Autonomous profiling float observations of the high-biomass plume downstream of the Kerguelen Plateau in the Southern Ocean
|Author(s)||Grenier M.1, 5, Della Penna A.2, 3, 6, Trull T. W.1, 4|
|Affiliation(s)||1 : Antarctic Climate & Ecosyst Cooperat Res Ctr, Hobart, Tas, Australia.
2 : Univ Tasmania, Inst Marine & Antarctic Studies, Quantitat Marine Sci PhD Program, Hobart, Tas, Australia.
3 : CSIRO, Hobart, Tas, Australia.
4 : CSIRO, Oceans & Atmosphere Flagship, Hobart, Tas, Australia.
5 : Univ Toulouse, Lab Etud Geophys & Oceanog Spatiales, CNRS, CNES,IRD, Toulouse, France.
6 : Univ Paris Diderot Cite, Univ Paris 04, LOCEAN IPSL, UMR 7159, F-75005 Paris, France.
|Source||Biogeosciences (1726-4170) (Copernicus Gesellschaft Mbh), 2015 , Vol. 12 , N. 9 , P. 2707-2735|
|WOS© Times Cited||20|
|Note||Special issue : KEOPS2: Kerguelen Ocean and Plateau Study 2Editor(s): S. Blain, I. Obernosterer, B. Queguiner, T. Trull, and G. Herndl|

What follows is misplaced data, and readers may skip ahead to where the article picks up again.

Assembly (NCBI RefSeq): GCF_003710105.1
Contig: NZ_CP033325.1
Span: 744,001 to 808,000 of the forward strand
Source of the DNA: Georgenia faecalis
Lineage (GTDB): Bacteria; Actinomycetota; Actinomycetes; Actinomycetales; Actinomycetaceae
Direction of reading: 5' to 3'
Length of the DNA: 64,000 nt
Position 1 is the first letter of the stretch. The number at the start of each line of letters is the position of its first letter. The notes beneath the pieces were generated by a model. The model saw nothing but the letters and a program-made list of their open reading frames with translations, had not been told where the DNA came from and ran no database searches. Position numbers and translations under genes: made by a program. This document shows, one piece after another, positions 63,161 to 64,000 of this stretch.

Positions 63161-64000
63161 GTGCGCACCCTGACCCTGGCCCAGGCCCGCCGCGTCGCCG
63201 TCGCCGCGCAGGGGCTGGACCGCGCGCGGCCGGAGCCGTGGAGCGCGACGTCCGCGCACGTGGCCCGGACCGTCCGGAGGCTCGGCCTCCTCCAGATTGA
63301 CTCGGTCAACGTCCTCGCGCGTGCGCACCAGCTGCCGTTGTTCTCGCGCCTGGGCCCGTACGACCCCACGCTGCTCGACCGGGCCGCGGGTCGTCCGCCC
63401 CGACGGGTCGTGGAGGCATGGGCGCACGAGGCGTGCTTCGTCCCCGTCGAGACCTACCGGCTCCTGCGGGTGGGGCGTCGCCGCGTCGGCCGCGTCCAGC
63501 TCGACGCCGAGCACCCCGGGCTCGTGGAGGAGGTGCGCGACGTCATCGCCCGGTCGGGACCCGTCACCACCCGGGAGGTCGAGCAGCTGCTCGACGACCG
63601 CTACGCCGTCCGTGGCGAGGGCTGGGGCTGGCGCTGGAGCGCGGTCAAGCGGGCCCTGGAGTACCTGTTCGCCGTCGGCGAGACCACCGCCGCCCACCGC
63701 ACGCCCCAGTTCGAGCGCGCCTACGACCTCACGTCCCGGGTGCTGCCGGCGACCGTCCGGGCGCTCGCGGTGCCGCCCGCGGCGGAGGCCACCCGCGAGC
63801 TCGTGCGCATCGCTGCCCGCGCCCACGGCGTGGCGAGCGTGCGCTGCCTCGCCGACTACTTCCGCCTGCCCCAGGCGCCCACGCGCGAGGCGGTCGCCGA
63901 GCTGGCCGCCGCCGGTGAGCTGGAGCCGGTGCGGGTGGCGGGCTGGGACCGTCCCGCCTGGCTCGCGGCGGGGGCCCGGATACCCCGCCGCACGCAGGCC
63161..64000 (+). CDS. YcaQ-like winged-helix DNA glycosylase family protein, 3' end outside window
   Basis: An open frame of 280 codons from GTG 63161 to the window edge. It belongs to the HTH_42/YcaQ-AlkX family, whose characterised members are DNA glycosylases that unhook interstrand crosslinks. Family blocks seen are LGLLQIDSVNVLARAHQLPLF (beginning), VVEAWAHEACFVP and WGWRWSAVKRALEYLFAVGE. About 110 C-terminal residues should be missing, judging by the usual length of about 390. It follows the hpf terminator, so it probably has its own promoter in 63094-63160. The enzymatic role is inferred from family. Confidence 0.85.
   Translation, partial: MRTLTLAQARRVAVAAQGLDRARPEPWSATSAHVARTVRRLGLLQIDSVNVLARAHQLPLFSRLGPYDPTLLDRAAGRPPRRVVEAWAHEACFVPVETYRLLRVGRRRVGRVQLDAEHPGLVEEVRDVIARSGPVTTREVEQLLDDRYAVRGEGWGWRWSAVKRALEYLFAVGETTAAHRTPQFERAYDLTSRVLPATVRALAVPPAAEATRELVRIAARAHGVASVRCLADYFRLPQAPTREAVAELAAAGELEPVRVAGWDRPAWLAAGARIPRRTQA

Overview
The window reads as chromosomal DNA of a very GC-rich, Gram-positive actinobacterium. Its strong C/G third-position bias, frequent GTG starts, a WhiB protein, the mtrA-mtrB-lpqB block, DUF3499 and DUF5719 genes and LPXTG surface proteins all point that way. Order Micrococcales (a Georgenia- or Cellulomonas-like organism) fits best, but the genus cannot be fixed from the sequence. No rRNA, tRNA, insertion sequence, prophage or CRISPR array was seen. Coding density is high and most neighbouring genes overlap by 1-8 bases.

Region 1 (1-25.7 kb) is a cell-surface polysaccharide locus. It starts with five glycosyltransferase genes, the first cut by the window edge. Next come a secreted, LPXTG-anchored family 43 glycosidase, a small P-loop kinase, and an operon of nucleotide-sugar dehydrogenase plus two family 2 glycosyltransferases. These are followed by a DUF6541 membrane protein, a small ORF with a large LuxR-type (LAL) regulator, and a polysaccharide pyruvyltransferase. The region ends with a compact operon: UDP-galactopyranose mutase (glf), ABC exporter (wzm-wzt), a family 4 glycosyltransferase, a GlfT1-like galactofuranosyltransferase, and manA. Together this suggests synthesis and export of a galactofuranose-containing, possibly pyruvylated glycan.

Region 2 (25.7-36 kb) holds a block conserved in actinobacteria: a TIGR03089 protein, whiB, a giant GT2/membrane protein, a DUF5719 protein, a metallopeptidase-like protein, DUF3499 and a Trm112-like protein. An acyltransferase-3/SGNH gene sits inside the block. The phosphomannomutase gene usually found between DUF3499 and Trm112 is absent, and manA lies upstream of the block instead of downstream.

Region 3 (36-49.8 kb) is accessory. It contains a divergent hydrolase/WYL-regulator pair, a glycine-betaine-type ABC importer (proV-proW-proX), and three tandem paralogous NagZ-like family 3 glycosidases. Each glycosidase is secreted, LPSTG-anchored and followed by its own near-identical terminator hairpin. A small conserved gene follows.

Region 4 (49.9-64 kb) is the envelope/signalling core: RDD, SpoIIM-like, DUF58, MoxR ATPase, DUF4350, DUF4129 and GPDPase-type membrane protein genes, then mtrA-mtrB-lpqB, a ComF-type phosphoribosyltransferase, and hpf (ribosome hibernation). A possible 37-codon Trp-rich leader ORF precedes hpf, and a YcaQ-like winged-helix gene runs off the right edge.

|Abstract||Natural iron fertilisation from Southern Ocean islands results in high primary production and phytoplankton biomass accumulations readily visible in satellite ocean colour observations. These images reveal great spatial complexity with highly varying concentrations of chlorophyll, presumably reflecting both variations in iron supply and conditions favouring phytoplankton accumulation. To examine the second aspect, in particular the influences of variations in temperature and mixed layer depth, we deployed four autonomous profiling floats in the Antarctic Circumpolar Current near the Kerguelen Plateau in the Indian sector of the Southern Ocean. Each "bio-profiler" measured more than 250 profiles of temperature (T), salinity (S), dissolved oxygen, chlorophyll a (Chl a) fluorescence, and particulate backscattering (bbp) in the top 300 m of the water column, sampling up to 5 profiles per day along meandering trajectories extending up to 1000 km. Comparison of surface Chl a estimates (analogous to values from satellite images) with total water column inventories revealed largely linear relationships, suggesting that these images provide credible information on total and not just surface biomass spatial distributions. However, they also showed that physical mixed layer depths are often not a reliable guide to biomass distributions. Regions of very high Chl a accumulation (1.5–10 μg L−1) were associated predominantly with a narrow T–S class of surface waters. In contrast, waters with only moderate Chl a enrichments (0.5–1.5 μg L−1) displayed no clear correlation with specific water properties, including no dependence on mixed layer depth or the intensity of stratification. Geostrophic trajectory analysis suggests that both these observations can be explained if the main determinant of biomass in a given water parcel is the time since leaving the Kerguelen Plateau. One float became trapped in a cyclonic eddy, allowing temporal evaluation of the water column in early autumn. During this period, decreasing surface Chl a inventories corresponded with decreases in oxygen inventories on sub-mixed-layer density surfaces, consistent with significant export of organic matter (~35%) and its respiration and storage as dissolved inorganic carbon in the ocean interior. These results are encouraging for the expanded use of autonomous observing platforms to study biogeochemical, carbon cycle, and ecological problems, although the complex blend of Lagrangian and Eulerian sampling achieved by the floats suggests that arrays rather than single floats will often be required, and that frequent profiling offers important benefits in terms of resolving the role of mesoscale structures on biomass accumulation.|